Фазовая диаграмма системы H-Si

К оглавлению: Другие диаграммы (Others phase diargams)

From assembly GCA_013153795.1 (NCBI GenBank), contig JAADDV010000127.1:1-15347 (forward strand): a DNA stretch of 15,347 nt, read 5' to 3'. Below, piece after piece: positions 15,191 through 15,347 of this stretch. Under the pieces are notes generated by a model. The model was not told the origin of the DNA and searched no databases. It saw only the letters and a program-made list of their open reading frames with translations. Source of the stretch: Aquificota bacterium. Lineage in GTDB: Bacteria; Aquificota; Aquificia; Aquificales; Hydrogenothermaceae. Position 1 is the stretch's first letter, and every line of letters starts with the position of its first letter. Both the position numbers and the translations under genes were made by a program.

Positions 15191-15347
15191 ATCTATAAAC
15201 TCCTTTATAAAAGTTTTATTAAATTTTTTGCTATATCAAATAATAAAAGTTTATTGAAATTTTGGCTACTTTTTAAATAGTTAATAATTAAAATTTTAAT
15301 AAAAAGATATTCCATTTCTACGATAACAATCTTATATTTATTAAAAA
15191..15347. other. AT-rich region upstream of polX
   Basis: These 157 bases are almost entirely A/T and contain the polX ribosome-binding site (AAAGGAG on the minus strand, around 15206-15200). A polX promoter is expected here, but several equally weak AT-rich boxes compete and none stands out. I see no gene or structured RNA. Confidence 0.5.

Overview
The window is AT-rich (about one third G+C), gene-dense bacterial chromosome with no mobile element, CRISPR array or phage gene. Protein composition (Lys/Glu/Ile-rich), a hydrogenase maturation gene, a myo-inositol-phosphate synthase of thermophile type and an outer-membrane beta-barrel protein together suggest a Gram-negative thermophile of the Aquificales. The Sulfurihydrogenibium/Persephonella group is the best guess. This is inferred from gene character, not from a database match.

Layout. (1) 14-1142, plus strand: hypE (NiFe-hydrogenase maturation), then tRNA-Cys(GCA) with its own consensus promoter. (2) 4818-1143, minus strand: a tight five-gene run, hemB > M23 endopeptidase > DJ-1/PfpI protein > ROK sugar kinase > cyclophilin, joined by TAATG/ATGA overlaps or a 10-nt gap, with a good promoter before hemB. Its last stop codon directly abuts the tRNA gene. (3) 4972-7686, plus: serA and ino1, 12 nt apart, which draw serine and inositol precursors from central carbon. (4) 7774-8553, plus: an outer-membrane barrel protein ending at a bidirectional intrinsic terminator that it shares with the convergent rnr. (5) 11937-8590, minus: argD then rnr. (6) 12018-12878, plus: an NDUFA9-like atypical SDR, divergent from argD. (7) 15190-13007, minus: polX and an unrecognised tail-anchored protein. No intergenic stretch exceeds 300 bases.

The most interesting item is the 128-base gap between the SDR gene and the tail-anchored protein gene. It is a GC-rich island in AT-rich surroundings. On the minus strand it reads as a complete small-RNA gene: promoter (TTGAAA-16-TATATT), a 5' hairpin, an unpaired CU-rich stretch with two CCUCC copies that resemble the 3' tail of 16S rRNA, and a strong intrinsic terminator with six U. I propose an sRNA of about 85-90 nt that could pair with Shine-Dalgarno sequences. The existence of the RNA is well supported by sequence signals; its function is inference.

H-Si (Hydrogen-Silicon) A. San-Martin and F.D. Manchester No equilibrium phase diagram was found in the literature for the Si-H system. The assessed T-X diagram at atmospheric pressure is based on the limited quantitative attempts to determine H solubility in Si [56Wie, 70Koz]. The boundaries, except for those between solid and liquid Si, represent present limits on the maximum observed H solubility and do not necessarily indicate the range of existence of equilibrium phases. The left side of the boundary shown in the assessed diagram for solid Si represents absorption of H at low concentration, but the boundary itself does not necessarily represent the limits of the a phase, or the terminal solid solubility curve as it has been traditionally called. Nonetheless, this curve is based on analytical approximations of [56Wie] and [70Koz] to yield the maximum observed solubility at atmospheric pressure. The solubility of H in solid (Si) is less than in liquid Si [70Koz]; thus, the phase diagram should contain a eutectic-type reaction near the melting point of Si (1414 C) [Melt]. The invariant temperature for the (L = (Si) + H2) reaction is unknown, as are the (Si)/[(L) + (Si)] and [(L) + (Si)]/(L) boundaries. However, because the dissolved quantities of H are small, the net effect of lowering the melting temperature of Si should be barely measurable, and the invariant temperature should be very close to that melting point. The compositions of the liquid and the solid phase of the three-phase equilibrium were estimated as 8.7 x 10-2 and 1.20 x 10-2 at.% H, respectively. In discussing the absorption of H by Si, it is necessary to distinguish between absorption in crystalline Si and that in amorphous Si. Amorphous Si is included because of the recent upsurge of technological interest in this material. Hydrogen absorption in crystalline Si was determined by [56Wie] in a single crystal of Si at 967 to 1207 C at pressures between 10 and 100 kPa to yield a solubility of 1.98 x 1015 hydrogens per cubic centimeter of Si at 1200 C, or expressed as the atomic ratio (X = H/Si), an X value of 3.96 x 10-8 (~3.96 x 10-6 at.% of H). The term "hydrogens" is used to denote a screened proton inside the Si. The hydrogen solubility in crystalline Si can be increased beyond the limits of a chemiadsorbed layer by hydrogen-ion implantation [63Bec]. Implanting crystalline Si with H (or D) has revealed (by infrared absorption spectroscopy) numerous H-associated bands [83Car]. The multiplicity of the observed lines and their rearrangement with thermal annealing [75Ste] suggest that lattice defects are associated with the implanted H. The only demonstration that implanted H is stable in crystalline Si at room temperature is from the comparison of a H profile (on a single-crystal wafer) immediately after implantation of 3 x 1016 H+ ions at 7.5 keV with a profile taken 30 days later [76Lan]. This result is likely to be strongly influenced by the presence of lattice defects resulting from the implantation; consequently, it does not provide a clear statement about the diffusive motion of H in Si at room temperature. The incorporation of H into amorphous Si substantially modifies the electrical and optical properties of this material [75Spe], making the amorphous Si:H alloys (also called silicon hydrides or hydrogenated amorphous silicon) attractive for technological applications. In films prepared either by decomposition [79Kni] or by sputtering [81Ros], evidence of periodic density fluctuations was found. The existence of molecular H (H2) clustered in the microvoids of the a-Si:H films has been deduced from nuclear magnetic resonance [80Car, 81Con, 82Leo] and calorimetric experiements [84Gra, 84Loh, 85Gra]. [84Cha] and [85Gra] estimated the maximum and the minimum number of H2 molecules trapped in a void from infrared spectra studies and calorimetric measurements, respectively, to be between 100 and about 10 or 20 H2 molecules. 56Wie: A. Van Wieringen and N. Warmoltz, Physica, 22, 849-865 (1956). 63Bec: G.E. Becker and G.W. Gobeli, J. Chem. Phys., 38, 2942-2945 (1963). 70Koz: T.K. Kostina, B.A. Baum, and K.T. Kuroschkin, Akad. Nauk SSSR. Izv. Neorg. Mater., 6, 117 (1970) in Russian. 75Spe: W.E. Spear and P.G. LeComber, Solid State Commun., 17, 1193-1196 (1975). 75Ste: H.J. Stein, J. Electron. Mater., 4, 159-173 (1975). 76Lan: W.A. Lanford, H.P. Trautvetter, J.F. Ziegler, and J. Keller, Appl. Phys. Lett., 28, 566-568 (1976). 79Kni: J.C. Knights, G. Lucovsky, and R.J. Nemanich, J. Non-Cryst. Solids, 32, 393-403 (1979). 80Car: W.E. Carlos and P.C. Taylor, Phys. Rev. Lett., 45, 358-362 (1980). 80Min: S. Minomura and K. Tsuji, J. Non-Cryst. Solids, 35/36, 513-518 (1980). 81Con: M.S. Conradi and R.E. Norberg, Phys. Rev. B, 24, 2285-2288 (1981). 81Ros: R.C. Ross and R. Messier, J. Appl. Phys., 52, 5329-5339 (1981). 82Leo: D.J. Leopold, J.B. Boyce, P.A. Fedders, and R.E. Norberg, Phys. Reu B, 26, 6053-6066 (1982). 83Car: M. Cardona, Phys. Status Solidi (b), 118, 463-481 (1983). 84Cha: Y.J. Chabal and C.K.N. Patel, Phys. Rev. Lett., 53, 1771-1774 (1984). 84Gra: J.E. Graebner, B. Golding, L.C. Allen, D.K. Biegelson, and M. Stutzmann, Phys. Rev. Lett., 52, 553-556. 84Loh: H. v. Lohneysen, H.J. Schink, and W. Beyer, Phys. Rev. Lett., 52, 549- 552 (1984). 85Gra: J.E. Graebner, L.C. Allen, and B. Golding, Phys. Rev. B, 31, 904-912 ( 1985). 85Tat: J. Tatarkiewicz and A. Krol, Phys. Rev. B, 32, 8401-8404 (1985). Submitted to the APD Program. Complete evaluation contains 2 figures, 2 tables, and 48 references. 1